It is 20 years since Hong Kong returned to China. Now as then, there is trepidation. In his first visit as Chinese leader, Xi Jinping has overseen a military parade – a reminder of Beijing’s might – and warned of “new challenges” to the “one country, two systems” framework which allows a high degree of autonomy for the region. On Friday, the foreign ministry described the Joint Declaration, the Sino-British treaty on those arrangements, as a historical document which no longer had practical significance.
Britain’s seizure of Hong Kong is a key part of China’s narrative of a century of humiliation by imperialist foreign powers, ended by the Communist party’s triumph. (Its belief that the west is determined to rain on its parade will be reinforced by the US announcements of sanctions on a Chinese bank linked to North Korea and arms sales to Taiwan just as Mr Xi arrived in the region for the anniversary celebrations.)
Britain acquired the colony in a war waged over the right to peddle drugs. As a paternalistic power it was not much interested in extending democracy to Hong Kong until the return to China loomed. But its last-minute push to grant residents more say was spurred by the mainland’s bloody crackdown on Tiananmen Square’s democracy protestors; and by then Hong Kong had already emerged as a place with rule of law, low tolerance of corruption, independent academic institutions and a strong media, with freedom of expression and protest. These institutions and practices are now under mounting threat.
The direst prognostications of life after the handover were too bleak. But optimistic expectations of Hong Kong liberalising the mainland were entirely wrong. China has indeed grown wealthier and its people enjoy more personal freedom, but it has set its face against any sort of political reform and is now in one of its most repressive periods for decades. Instead, China is changing Hong Kong – in clear breach of the agreement that its way of life would continue unaltered for half a century. Two years ago the sudden disappearance of booksellers – who then surfaced in mainland custody – sent a particular chill through the region. Activist Joshua Wong claims its current status is “one country, one-and-a-half systems”.
While pro-Beijingers celebrate the return to China with fireworks over Victoria harbour, and democracy campaigners protest against the mainland’s policies, most in Hong Kong simply want stability and prosperity. But every time Beijing clamps down, it alienates young Hong Kong residents in particular, as 2014’s pro-democracy “Umbrella” protests showed – and their reaction in turn brings a stronger one from the mainland.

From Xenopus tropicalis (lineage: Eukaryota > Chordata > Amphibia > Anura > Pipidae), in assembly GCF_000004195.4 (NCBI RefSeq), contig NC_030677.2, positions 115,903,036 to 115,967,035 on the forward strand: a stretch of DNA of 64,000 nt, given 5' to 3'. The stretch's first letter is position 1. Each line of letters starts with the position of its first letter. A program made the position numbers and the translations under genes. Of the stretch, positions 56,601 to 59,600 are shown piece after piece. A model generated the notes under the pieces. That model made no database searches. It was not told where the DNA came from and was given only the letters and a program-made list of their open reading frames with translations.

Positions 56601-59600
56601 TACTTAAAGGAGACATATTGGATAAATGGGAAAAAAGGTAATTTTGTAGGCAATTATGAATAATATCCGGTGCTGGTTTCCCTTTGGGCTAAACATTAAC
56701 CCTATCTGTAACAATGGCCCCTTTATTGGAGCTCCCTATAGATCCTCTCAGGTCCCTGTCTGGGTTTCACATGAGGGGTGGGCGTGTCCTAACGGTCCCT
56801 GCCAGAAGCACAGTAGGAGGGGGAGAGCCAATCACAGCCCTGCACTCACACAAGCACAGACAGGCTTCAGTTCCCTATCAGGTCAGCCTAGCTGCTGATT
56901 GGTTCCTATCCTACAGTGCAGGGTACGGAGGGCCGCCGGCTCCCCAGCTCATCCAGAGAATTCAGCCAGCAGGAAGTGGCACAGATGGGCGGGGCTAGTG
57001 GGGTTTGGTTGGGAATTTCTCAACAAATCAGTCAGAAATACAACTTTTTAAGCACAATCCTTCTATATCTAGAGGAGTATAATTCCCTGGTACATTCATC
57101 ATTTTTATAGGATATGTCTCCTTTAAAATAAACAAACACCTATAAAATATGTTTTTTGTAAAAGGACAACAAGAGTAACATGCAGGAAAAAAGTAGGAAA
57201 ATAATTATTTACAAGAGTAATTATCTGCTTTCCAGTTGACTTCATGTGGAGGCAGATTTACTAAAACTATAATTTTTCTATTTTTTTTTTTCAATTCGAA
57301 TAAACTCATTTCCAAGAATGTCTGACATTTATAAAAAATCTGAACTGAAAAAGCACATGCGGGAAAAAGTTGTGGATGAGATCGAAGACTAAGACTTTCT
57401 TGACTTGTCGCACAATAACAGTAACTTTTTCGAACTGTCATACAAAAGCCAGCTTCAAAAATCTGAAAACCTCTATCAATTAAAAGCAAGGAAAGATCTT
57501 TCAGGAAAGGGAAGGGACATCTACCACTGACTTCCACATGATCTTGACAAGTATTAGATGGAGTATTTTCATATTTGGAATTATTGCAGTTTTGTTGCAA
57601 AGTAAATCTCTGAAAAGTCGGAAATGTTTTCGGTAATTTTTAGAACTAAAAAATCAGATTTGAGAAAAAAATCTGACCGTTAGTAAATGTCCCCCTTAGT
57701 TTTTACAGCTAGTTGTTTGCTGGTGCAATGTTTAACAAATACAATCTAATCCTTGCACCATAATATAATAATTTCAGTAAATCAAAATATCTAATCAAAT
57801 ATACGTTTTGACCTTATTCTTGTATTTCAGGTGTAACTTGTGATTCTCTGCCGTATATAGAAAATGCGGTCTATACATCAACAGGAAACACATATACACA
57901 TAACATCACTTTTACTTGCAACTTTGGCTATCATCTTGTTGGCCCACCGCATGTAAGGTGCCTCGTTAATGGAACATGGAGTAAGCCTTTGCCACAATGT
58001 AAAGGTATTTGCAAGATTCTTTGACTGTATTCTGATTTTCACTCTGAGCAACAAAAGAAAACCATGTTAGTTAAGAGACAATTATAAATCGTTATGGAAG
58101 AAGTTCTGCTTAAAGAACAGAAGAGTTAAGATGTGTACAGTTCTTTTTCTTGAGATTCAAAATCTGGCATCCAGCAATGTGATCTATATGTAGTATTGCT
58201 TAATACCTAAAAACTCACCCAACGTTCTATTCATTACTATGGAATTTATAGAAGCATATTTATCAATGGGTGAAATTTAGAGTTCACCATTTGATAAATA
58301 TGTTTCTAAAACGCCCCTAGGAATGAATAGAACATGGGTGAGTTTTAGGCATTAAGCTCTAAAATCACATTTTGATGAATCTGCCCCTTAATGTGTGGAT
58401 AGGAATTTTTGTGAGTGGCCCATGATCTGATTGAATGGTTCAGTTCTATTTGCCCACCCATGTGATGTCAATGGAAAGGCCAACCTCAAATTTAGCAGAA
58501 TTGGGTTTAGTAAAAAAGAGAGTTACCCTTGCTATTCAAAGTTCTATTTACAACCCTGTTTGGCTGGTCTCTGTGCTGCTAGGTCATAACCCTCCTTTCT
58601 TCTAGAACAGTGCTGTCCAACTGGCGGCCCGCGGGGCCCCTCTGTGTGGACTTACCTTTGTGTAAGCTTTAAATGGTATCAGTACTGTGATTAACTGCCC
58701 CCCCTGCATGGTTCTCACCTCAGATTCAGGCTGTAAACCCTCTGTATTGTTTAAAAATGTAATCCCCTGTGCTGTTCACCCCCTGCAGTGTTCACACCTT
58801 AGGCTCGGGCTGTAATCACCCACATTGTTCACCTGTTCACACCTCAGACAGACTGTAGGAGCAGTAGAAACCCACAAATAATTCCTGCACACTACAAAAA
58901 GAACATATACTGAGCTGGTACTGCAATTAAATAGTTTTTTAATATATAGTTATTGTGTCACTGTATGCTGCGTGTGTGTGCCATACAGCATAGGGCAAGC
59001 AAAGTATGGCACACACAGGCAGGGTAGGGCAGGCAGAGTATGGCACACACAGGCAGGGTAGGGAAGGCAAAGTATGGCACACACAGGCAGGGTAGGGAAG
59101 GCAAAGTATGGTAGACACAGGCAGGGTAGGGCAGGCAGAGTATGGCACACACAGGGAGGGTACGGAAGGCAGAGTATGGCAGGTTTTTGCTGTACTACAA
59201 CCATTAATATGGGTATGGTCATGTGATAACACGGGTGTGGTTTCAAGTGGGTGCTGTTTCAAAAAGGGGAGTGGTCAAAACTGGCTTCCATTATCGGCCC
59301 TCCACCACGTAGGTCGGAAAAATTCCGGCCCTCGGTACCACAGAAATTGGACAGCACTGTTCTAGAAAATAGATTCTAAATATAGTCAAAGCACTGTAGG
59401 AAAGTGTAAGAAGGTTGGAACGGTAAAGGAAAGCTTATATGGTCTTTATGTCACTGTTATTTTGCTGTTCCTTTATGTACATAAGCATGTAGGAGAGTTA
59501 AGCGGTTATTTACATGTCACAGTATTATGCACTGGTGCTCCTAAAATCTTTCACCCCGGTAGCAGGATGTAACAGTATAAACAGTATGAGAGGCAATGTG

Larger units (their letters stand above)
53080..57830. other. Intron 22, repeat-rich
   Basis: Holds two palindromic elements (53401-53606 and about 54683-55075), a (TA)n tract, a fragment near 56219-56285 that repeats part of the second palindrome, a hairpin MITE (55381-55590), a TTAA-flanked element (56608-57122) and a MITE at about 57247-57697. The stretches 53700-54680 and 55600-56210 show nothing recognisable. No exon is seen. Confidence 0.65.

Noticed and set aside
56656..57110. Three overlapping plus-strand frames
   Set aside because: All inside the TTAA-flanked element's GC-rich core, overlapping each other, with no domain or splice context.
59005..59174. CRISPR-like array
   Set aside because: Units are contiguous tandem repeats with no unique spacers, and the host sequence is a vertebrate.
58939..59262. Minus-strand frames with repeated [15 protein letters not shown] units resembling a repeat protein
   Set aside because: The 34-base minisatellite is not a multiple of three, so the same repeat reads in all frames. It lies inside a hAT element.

The question is whether Beijing pauses or simply presses on. This weekend’s inauguration of a new chief executive could have allowed it to strike a new note. But Carrie Lam’s record as second-in-command does not suggest a change is coming and her predecessors have acted as the mainland’s representative in Hong Kong – rather than, as is needed, Hong Kong’s ambassador to Beijing. More tensions lie ahead: judgments are pending in the attempted disqualification of youthful pro-democracy lawmakers from the legislative council over their oath-taking. But Beijing’s approach to the Joint Declaration should be of interest beyond the region too: it sends a message about its approach to international agreements. If it dismisses this treaty lightly, why should it be expected to abide by others?
The UK’s relationship with Hong Kong was conceived shamefully. But the consequence is a special duty to its citizens – millions of whom hold British passports, albeit of a secondary order, and more of whom are now applying for them. And as the other party to the Joint Declaration, it is uniquely positioned to monitor its implementation and challenge infractions.
Britain’s overall approach to China is obsequious. The rush for renminbi, initiated by George Osborne is perpetuated by a government in desperate search of overseas opportunities as Brexit looms. Only this week, Foreign Office minister Mark Field praised a “constructive and open” bilateral human rights dialogue in Beijing, mentioning neither dying Nobel peace laureate Liu Xiaobo nor the broader, sweeping mainland crackdown on lawyers, activists and dissidents.
On Friday, a Foreign Office spokesperson reiterated that the treaty is legally binding. But in general London’s remarks on Hong Kong are muffled – and even then Beijing attacks them. Lord Patten, Hong Kong’s last governor, calls the UK government “craven”. Martin Lee, the region’s “father of democracy”, describes its approach as “just awful”. Britain has a historic responsibility to Hong Kong. It should live up to it.